Making learning visible

by | 18 Oct, 2018 | 0 comments

This post is part one of two, on approaches used in the subject Arguments, Evidence, and Intuition to provide opportunities for practice and formative feedback to students in the run up to a larger written assignment.

You’ve designed some tasks to support learning the key concepts and skills in your subject, and talked students through what they need to know. But how do you, and your students, check that they’ve understood?

Last semester, in the undergraduate elective Arguments, Evidence, and Intuition, I trialled an approach to try and make this learning more visible, in which we:

  • Ran (almost) weekly quizzes through google forms, where the content of the quiz was (a) directly related to the topics to be learnt that week, and (b) tied explicitly to a written assignment due mid-semester.
  • The quizzes were based on working with real data (more on this in a future post) and authentic examples – for example, looking at NSW housing data, just as they would need to do in their mid-semester submission.
  • And finally the last (optional) questions of the quiz asked three important ‘minute paper’ style questions:

Q1: Imagine you were writing your report based on this quiz dataset. Write a short paragraph that highlights some of the key claims you’d make to create a data story based on the analysis above.

Q2: Have you learnt anything new this week? Tell us about it!

Q3: Is there anything you’re still unsure about or would like us to discuss more? Or any other feedback on this week? Let us know!

These were reviewed each week, and used to calibrate future activity, and in some cases to contact individual students.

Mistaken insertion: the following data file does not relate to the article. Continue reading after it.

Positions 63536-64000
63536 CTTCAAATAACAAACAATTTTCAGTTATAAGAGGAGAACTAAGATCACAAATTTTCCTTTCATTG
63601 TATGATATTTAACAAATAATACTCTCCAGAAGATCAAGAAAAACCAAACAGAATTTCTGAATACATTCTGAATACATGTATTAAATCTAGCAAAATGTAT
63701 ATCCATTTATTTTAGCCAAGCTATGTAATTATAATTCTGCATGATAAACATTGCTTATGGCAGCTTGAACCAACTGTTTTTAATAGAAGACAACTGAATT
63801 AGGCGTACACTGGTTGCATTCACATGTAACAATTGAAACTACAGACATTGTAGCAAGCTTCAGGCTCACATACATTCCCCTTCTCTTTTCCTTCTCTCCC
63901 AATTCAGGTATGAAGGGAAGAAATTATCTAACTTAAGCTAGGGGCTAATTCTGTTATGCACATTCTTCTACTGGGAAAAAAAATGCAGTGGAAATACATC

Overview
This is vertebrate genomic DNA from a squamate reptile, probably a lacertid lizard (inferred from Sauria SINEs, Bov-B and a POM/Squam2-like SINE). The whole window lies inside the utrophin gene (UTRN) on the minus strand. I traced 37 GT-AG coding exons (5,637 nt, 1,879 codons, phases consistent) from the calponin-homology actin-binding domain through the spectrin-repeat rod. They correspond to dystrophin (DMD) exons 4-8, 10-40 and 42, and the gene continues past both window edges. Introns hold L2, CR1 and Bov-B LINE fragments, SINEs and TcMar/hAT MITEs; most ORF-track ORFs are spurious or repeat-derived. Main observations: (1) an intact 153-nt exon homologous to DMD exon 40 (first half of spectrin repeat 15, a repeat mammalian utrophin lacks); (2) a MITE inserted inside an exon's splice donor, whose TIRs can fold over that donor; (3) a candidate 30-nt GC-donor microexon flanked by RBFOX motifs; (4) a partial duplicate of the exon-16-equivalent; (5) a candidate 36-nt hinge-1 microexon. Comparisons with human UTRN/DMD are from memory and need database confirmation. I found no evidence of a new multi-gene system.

Q1: Imagine you were writing your report based on this quiz dataset. Write a short paragraph that highlights some of the key claims you’d make to create a data story based on the analysis above.

Analysis of the last question allowed me to draw out and provide whole-cohort feedback on examples of student writing. These were also used as reference exemplars when the students were asked to peer assess their preliminary analyses for their own assignments, drawing attention to three types of response: (1) ones that describe the data, but don’t interpret; (2) ones that provide commentary but without reference to the data; and (3) ones that effectively integrated data into critical interpretation.

We made use of these as part of a peer review guidance sheet, which provided the examples alongside feedback, to support students in thinking about their own data stories, and prompt whole class and peer discussion.

You can access the guidance sheet here: Writing with and about numbers.

Q2: Have you learnt anything new this week? Tell us about it! and Q3: Is there anything you’re still unsure about or would like us to discuss more? Or any other feedback on this week? Let us know!

These two questions in particular gave feedback on what was working to support learning, and where there might be misconceptions or gaps in knowledge that might need addressing.

For each of the topics covered far more students flagged that they had learned the content than that they required further support. Some students made general comments indicating information had been learned, or further support was required, and in a couple of cases students gave useful feedback regarding the accessibility of resources (small URLs on a projector, poor colour choices for accessibility).

These responses included perspectives that also led to interesting further follow-up. On the one hand, students noted the importance of ethical use of data, and the need to scrutinise data – great stuff! Others said things like: “how easy it is to manipulate [data] to depict what you want”, or “how to trick people with statistics”. These kinds of response prompted useful discussion in class about the need on the one hand to be critical, but also not to be so critical as to assume false equivalence across uses of statistics.

Other tools…

If you’re interested in taking a similar approach, but want something really simple, one method lots of academics use is an interactive poll (‘feedback in a flash’). You might also like to explore the previous post Are weekly interactive quizzes the answer? in which Natalie Krikowa talks through her approach to entry-quizzes with questions that:

  1. Review – what did we do last week?
  2. Raise – what are we doing this week?
  3. Reinforce – what should I be remembering?

Feature image by Karl JK Hedin.

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